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Great Lakes Article:

Cuts leave pollution program Ďa paper tigerí
The Associated Press
02/17/04

MADISON - Funding and staff shortages have stalled the stateís program to curb runoff pollution nearly two years after it became law, conservationists say.

The program is aimed at cleaning up the soil and agricultural chemicals running into the stateís lakes and streams.

The law was supposed to provide money and technical advice to farmers, but state budget cuts and staff shortages have left many counties unable to implement the new rules.

"Itís more or less a paper tiger," said Joe Van Berkel, Sauk Countyís conservation director.

A survey by Wisconsinís River Alliance recently found people are uncertain about whether the program will work because of difficulties with both funding and implementation.

"We are moving forward as resources allow," said Russ Rasmussen, director of the Department of Natural Resourcesí watershed management bureau. "But we have little in the way of resources."

The law outlines a set of rules for controlling runoff pollution from farm fields and barn lots. Critics had warned before the law took effect in the fall of 2002 that budget and staffing problems would make it unworkable.

Estimates put the programís cost at $65 million a year, including money to reimburse county conservation agencies for their oversight and enforcement of the program. The estimate also covers money to help farmers pay for conservation practices.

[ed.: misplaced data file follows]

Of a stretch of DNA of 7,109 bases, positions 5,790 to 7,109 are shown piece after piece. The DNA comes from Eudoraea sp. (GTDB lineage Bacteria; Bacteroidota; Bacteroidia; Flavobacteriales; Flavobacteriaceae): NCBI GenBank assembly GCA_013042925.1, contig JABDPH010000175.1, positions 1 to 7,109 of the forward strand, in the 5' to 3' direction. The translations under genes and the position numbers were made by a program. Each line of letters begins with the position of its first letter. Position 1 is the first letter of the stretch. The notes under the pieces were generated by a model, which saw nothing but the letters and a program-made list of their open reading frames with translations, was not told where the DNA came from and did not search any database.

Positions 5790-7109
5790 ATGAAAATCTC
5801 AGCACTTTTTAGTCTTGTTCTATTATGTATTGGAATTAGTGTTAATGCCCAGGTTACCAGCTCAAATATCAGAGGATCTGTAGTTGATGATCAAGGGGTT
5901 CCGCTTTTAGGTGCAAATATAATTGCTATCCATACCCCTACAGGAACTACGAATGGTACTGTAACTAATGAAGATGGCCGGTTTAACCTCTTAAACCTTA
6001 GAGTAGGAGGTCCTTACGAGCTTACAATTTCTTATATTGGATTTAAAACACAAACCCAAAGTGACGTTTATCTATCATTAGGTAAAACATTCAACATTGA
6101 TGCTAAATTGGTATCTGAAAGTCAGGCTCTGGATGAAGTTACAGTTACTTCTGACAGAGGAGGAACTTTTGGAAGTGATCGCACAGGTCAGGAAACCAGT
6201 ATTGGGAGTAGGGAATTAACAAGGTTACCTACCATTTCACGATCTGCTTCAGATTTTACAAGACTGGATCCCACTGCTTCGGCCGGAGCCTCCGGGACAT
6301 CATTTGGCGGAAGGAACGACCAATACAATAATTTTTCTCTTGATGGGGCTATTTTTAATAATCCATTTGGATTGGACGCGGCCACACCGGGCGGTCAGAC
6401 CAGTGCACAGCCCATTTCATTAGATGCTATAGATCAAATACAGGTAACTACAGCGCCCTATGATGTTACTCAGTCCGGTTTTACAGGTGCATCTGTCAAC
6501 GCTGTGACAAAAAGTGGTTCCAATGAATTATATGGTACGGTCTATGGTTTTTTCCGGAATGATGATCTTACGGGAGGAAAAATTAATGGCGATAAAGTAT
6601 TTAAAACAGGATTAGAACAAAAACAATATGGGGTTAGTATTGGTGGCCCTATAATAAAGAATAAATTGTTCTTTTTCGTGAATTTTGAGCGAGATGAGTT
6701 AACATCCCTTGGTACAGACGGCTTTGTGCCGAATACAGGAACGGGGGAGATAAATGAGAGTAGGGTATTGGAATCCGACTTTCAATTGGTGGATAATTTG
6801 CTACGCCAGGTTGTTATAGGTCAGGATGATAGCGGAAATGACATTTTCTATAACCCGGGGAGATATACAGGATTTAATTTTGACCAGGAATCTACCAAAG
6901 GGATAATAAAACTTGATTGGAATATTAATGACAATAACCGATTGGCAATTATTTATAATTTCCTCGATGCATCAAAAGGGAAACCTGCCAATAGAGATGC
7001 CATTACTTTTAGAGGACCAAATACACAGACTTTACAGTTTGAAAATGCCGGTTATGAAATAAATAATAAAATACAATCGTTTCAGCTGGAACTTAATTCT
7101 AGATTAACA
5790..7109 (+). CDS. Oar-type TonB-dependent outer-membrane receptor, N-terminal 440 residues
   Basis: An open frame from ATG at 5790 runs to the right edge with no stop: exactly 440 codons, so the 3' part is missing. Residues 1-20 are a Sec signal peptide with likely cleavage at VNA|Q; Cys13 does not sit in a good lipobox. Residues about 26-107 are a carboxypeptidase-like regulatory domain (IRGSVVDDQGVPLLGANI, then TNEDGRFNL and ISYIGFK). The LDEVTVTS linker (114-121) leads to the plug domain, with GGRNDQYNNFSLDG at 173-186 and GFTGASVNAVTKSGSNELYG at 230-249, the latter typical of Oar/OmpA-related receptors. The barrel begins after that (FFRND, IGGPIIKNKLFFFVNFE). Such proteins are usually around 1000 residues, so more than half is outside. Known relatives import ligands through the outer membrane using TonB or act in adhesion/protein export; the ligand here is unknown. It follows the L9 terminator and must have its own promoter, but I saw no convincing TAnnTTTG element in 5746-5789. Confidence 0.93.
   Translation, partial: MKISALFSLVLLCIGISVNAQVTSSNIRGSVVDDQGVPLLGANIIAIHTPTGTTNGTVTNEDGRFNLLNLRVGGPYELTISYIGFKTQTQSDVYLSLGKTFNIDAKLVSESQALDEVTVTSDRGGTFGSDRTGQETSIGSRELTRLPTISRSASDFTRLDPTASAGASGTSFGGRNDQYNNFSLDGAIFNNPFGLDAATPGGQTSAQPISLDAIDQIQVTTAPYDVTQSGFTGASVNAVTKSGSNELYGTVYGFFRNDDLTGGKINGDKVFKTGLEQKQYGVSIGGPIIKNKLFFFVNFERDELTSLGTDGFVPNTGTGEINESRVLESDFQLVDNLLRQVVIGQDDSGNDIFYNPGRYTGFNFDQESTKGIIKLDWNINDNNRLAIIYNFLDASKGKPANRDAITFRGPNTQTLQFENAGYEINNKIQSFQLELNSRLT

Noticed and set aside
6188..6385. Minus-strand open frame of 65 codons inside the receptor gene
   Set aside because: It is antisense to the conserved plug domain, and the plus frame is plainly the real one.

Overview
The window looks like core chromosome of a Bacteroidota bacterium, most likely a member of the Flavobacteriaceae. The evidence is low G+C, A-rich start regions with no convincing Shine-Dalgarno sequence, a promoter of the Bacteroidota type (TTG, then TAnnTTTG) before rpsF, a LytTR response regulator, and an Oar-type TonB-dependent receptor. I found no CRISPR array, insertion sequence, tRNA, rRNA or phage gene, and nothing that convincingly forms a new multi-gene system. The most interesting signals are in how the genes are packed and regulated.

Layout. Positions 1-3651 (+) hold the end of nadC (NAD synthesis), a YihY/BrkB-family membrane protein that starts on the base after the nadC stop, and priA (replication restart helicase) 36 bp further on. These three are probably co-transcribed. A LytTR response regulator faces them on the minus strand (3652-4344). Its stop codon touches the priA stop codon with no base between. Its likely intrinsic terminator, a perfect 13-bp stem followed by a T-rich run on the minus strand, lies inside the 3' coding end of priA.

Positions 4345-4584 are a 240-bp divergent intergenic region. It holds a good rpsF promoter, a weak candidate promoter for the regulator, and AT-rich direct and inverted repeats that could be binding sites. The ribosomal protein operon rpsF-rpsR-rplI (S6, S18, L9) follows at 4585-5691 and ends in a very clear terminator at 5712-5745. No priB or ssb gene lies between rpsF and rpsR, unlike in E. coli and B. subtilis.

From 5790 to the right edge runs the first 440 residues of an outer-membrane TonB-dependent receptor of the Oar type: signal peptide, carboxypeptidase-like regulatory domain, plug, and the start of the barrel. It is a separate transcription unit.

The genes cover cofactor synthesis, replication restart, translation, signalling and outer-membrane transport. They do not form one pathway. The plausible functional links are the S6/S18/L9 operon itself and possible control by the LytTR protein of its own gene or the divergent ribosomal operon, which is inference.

The state, as it worked to eliminate a deficit, allocated $27.6 million for the program in the 2004-05 budget period, according to the state Department of Agriculture, Trade and Consumer Protection.

The agriculture department, which provides money for county staffing grants, and the DNR, which pays for cost sharing, had to cut money for the programs.

The agriculture department cut the funding to help counties hire additional staff from $9.3 million to $8.8 million, said Nick Neher, the agencyís agricultural resources management administrator.

Bonding for the DNRís program to help pay farmers was cut from $19.2 million to $9.5 million, Rasmussen said.

The cuts mean the state will provide eligible counties with a flat payment of $85,000, Neher said. Other counties will receive money left over from the voluntary runoff pollution project that preceded the new rules.

The law calls for helping counties pay for 100 percent of the salary for one staff member, 70 percent for a second and 50 percent for a third. Most will see nowhere near that support, said Barb Thompson, Grant Countyís conservation director.

Thompson said she does not have enough money or staff to visit farmers to talk about conservation plans or to take enforcement action.

"Unless people have staff to go out and police this thing, it is not effective at all," she said. "If we get a complaint (about pollution), weíre going to have to call the DNR. But they donít have the staff either. So itís back to square one."

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